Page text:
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Claes Oldenburg (b. 1929) and Coosje van Bruggen (1942-2009), Soft Viola Island, 2001, 
Charcoal and pastel on paper, 
Whitney Museum of American Art, New York

 

       
 

Happenings

 
 

Collaborators & Feats of Clay!

   

 

  

 

The Whitney, the 1966 Breuer building is an old favorite: all gray granite-clad concrete and glass, strangely angled windows like huge eyes, flaunting its top-heavy upside-down Babylonian ziggurat form on staid Madison Avenue.  Its plain, white-walled rooms a perfect setting to display the inventive and sometimes curious developments in modern American art. Currently on exhibit is the work of Claes Oldenburg, who was born in Sweden and moved to America with his family at the age of 7, and later became one of our great Pop artists.  In 1976, he began a creative and amorous partnership with curator and art historian Coosje van Bruggen (1942-2009).  They married in 1977 and together formed a formidable artistic team, working on many large-scale projects together.  On display at the Whitney are Oldenburg's early sculptures, drawings, and Happenings films, as well as an installation called The Music Room, which showcases his collaborative work with van Bruggen (on view are a series of drawings and sculptures of musical instruments, as well as a slide show of their civic pieces). 

 

There are, of course, the artist's 'soft sculptures', old standards, the art that he is famous for - such as his 1963 Giant BLT (Bacon, Lettuce and Tomato Sandwich) and French Fries and Ketchup.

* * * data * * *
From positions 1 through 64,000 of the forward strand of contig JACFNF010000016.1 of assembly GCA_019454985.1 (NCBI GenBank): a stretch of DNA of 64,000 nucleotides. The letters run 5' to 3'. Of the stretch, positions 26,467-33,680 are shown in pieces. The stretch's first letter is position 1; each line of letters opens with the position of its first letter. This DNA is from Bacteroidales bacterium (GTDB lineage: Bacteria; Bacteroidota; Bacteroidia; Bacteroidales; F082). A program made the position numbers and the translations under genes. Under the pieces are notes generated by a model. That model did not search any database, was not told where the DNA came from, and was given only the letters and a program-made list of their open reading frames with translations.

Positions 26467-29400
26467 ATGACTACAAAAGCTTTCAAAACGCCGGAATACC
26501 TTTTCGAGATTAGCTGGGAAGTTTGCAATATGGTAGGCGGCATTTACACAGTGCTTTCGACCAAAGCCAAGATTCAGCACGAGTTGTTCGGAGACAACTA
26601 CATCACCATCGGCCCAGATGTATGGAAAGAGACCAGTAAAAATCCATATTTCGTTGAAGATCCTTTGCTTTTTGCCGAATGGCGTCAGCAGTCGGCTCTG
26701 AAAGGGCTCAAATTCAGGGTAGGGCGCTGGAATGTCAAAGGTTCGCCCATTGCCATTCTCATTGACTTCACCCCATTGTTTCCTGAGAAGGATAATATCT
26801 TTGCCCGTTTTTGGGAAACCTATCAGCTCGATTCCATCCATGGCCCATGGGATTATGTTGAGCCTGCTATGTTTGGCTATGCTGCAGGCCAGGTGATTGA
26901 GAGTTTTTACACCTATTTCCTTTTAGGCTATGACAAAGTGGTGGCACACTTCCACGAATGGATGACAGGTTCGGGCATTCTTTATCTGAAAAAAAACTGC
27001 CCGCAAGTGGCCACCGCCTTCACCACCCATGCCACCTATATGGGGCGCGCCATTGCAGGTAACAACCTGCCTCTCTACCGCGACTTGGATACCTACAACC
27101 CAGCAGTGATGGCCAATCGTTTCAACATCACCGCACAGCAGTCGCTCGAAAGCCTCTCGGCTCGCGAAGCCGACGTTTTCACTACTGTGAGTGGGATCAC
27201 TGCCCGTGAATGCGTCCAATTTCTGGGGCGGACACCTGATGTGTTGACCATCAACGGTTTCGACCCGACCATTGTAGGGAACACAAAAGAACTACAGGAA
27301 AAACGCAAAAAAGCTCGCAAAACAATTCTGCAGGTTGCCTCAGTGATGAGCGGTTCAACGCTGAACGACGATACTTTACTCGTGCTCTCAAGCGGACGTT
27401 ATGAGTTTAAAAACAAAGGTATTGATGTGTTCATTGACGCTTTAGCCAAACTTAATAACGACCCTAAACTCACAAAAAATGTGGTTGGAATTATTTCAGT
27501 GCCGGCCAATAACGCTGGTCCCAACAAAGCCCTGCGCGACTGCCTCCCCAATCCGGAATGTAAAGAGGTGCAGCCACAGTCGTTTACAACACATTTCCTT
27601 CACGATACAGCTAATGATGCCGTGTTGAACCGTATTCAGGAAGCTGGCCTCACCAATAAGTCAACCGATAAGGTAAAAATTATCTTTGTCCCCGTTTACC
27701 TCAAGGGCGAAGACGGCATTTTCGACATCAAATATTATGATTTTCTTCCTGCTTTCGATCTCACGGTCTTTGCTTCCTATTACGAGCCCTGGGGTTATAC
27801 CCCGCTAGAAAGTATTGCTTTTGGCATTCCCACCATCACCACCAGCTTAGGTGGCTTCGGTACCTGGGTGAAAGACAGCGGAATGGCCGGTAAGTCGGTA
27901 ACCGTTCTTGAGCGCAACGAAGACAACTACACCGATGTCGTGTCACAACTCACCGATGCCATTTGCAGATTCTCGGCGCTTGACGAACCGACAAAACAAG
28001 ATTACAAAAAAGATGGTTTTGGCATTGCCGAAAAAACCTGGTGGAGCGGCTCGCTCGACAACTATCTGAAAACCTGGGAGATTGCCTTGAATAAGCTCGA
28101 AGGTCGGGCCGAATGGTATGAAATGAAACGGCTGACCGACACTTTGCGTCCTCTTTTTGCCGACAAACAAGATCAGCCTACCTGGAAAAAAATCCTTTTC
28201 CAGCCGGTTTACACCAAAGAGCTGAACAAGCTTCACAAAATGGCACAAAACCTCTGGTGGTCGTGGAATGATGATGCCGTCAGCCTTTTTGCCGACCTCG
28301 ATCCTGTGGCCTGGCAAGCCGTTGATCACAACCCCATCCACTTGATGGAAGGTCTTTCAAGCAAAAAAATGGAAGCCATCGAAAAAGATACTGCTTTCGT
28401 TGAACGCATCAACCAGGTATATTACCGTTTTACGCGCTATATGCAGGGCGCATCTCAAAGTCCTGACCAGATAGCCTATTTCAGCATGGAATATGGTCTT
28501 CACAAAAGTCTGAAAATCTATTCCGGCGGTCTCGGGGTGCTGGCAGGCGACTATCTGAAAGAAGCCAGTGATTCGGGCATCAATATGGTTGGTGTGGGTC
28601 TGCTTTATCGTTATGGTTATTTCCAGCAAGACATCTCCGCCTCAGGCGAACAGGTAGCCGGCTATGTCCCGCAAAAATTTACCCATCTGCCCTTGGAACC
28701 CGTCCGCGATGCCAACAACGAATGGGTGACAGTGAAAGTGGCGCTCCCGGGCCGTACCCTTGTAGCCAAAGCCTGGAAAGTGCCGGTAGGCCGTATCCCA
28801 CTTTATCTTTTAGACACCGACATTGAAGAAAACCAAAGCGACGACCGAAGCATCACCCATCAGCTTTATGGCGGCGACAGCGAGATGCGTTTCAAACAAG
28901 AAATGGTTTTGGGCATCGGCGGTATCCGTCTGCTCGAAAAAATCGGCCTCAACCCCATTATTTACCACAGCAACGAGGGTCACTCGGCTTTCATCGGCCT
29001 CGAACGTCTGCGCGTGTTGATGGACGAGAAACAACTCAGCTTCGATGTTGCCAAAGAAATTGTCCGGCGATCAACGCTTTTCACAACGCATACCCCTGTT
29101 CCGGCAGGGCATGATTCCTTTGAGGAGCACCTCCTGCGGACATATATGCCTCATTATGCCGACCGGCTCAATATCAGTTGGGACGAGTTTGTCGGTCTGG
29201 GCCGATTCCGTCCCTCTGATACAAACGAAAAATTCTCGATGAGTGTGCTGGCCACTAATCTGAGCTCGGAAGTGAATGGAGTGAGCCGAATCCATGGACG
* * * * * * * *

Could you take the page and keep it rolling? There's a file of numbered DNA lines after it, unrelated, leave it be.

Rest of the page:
Raymond Saroff, Claes Oldenburg "Happenings": Ray Gun Theater, 1962. Whitney Museum of American Art, New York
 

The rarer Happenings films were only recently rediscovered.  In the 1960s, Oldenburg created the somewhat hard-to-define category called Happenings, experimental theatrical events of sorts -- and rare film footage of these are projected in loops around the walls of the museum's Film & Video Gallery.  Oldenburg used random and found objects as sets (draped muslin, mirrors, old furniture) and partly scripted these oddly deconstructed works.  These Happenings were performed with friends throughout the country in abandoned or empty houses, old stores, or en plein air.  The music was improvised (LPS, the radio, live noises, drums) and performed by Claes or his friends.  Oldenburg described them as a mishmash of "weather, geography . . . home life, crime, products, food, traffic, heroes, entertainment..."  Their lack of structure lends them a wild, exciting quality.  The films were shot by different filmmakers and are significant in that they show Oldenburg's particular interest in working with other people -- an interest which he took to greater lengths in his later collaborative work with Coosje van Bruggen.

 

See: Claes Oldenburg, The Whitney

 

Visit: www.oldenburgvanbruggen.com

 


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